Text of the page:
Although I have been in school for two years, I officially became a college student this summer when I took the caffeinated plunge and discovered my love of coffee. Up until May, I always felt rather left out when people would suggest meeting for coffee, where I would inevitably be stuck sipping on a hot chocolate or a glass of water.
With my addiction well underway, I recently went to Espresso Royale Caffe on Commonwealth Avenue (see below for their other locations in Boston). Although I have had been there many times before, this was the first time I could participate in the whole “Espresso” part of the equation.
For starters, Espresso Royale’s ambiance is charming to say the least. Filled with artwork from locals, oversized chairs, and calming music, spending an afternoon there is like being in a rustic, homey kitchen-and with the hustle and bustle of the city, I am not against finding a place to escape, sit and relax.
Espresso Royale’s coffee menu is expansive, offering a wide range of choices from a spicy Spanish Latte to the classic Iced Mocha. I got a Vanilla Latte, which came in a large white mug and was the perfect drink for a cool afternoon. If good coffee isn’t enough of a draw, or you were like me several months ago and have yet to acquire a taste for it, they also have breakfast and deli-meat sandwiches, as well as bagels from Bagel Rising, a bagel shop in nearby Allston (my personal favorite is the Whole Wheat Everything bagel).
As the fall weather begins to roll in, I have a feeling that the idea of sitting inside with a hot drink will become increasingly more appealing. With three locations in Boston, Espresso Royale is a great place to get your coffee fix, grab a newspaper, and take in a laid back atmosphere.
736 Commonwealth Avenue, Boston - (617) 277-8737
286 Newbury Street, Boston - (617) 859-9515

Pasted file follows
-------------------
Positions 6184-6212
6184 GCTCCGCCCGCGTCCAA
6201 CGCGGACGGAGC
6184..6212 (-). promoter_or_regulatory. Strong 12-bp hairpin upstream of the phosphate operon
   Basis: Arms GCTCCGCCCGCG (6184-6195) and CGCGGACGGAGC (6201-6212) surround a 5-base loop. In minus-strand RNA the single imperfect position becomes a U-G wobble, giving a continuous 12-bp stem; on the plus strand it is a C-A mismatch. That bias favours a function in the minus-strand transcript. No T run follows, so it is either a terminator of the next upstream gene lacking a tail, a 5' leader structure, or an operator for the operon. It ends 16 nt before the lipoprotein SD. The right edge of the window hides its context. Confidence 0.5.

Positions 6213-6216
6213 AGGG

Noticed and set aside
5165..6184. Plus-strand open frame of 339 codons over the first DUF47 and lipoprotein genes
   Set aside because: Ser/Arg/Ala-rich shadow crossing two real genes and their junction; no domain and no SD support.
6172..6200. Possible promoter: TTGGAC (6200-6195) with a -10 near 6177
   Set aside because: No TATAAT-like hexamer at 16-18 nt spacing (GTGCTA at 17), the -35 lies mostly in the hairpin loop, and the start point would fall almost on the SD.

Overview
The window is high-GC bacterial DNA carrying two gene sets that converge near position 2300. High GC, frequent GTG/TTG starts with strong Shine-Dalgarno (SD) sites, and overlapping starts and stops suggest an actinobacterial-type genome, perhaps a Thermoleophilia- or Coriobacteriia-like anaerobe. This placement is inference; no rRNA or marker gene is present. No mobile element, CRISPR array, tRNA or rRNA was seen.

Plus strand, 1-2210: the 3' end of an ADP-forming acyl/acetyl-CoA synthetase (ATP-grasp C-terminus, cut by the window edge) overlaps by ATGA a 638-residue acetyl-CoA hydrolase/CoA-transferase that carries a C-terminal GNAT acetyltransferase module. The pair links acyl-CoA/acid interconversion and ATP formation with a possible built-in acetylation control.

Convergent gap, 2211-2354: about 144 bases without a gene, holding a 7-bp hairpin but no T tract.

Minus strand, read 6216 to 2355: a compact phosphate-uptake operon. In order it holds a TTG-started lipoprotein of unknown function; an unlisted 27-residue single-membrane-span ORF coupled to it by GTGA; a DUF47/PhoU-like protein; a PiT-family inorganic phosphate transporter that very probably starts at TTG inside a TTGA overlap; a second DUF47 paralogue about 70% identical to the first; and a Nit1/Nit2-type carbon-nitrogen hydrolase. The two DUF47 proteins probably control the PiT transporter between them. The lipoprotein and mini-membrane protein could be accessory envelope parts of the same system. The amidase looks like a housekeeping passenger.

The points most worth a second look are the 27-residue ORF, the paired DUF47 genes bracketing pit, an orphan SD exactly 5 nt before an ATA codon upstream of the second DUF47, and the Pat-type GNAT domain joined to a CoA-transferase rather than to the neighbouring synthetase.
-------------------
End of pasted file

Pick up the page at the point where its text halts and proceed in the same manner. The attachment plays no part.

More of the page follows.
4 Gainsborough Street, Boston - (617) 859-7080
Food trucks are all the rage in LA, Portland, and NYC; Chicago is also making a strong presence. Clover Food Lab has two trucks in the Boston area: one in Kendall Square near MIT and another in Dewey Square near South Station. The Clover trucks make fresh, seasonal foods on the cheap. Breakfast, lunch, and dinner are available; specials are announced via Twitter, but unlike other cities, the trucks stay in one location…no need to chase the trucks down the street!
I visited the Clover truck at Dewey Square. Arriving a bit after the lunch crowd, the special sandwich of the day, the basil sandwich, was sold-out. I decided to try the Chickpea Sandwich, Rosemary Fries, and a Tarragon Lemonade. This meal cost $10 and worth every cent. The sandwich had a homemade wheat pita, pickled carrots/red onion/red cabbage, cucumber, tomato, chickpea fritters, and homemade tahini sauce. Delicious, fresh, crunchy, and filling. The fries were freshly cut potatoes with a heavy sprinkling of rosemary. The tarragon lemonade was refreshing albeit the anise flavor — it might not be a flavor that all customers might like, but I would order it again.
Clover “brews” coffee to order in single serve drip filters and uses beans roasted in the New England area. Be sure to check out the trucks the next time you want a quick, affordable, and tasty meal.
Clover Food Lab
@cloverDWY (truck near South Station)
@cloverswa (SOWA market on Sundays)
@cloverfoodtruck (truck in Cambridge/MIT)
On a warm Saturday afternoon, what is better than enjoying a late lunch of a burger and a beer? Boston Burger Company offers about 22 flavorful burger concoctions along with chicken sandwiches, 11 kinds of fries with various toppings (think nacho cheese, sweet potato, or garlic), wings, and salads. The friendly service, air conditioning, and the zero wait for a table were welcomed as a large art fair was in mid-swing just outside the restaurant’s door in Davis Square. The beer list is fairly standard with a mix of bottled imports & domestic brands.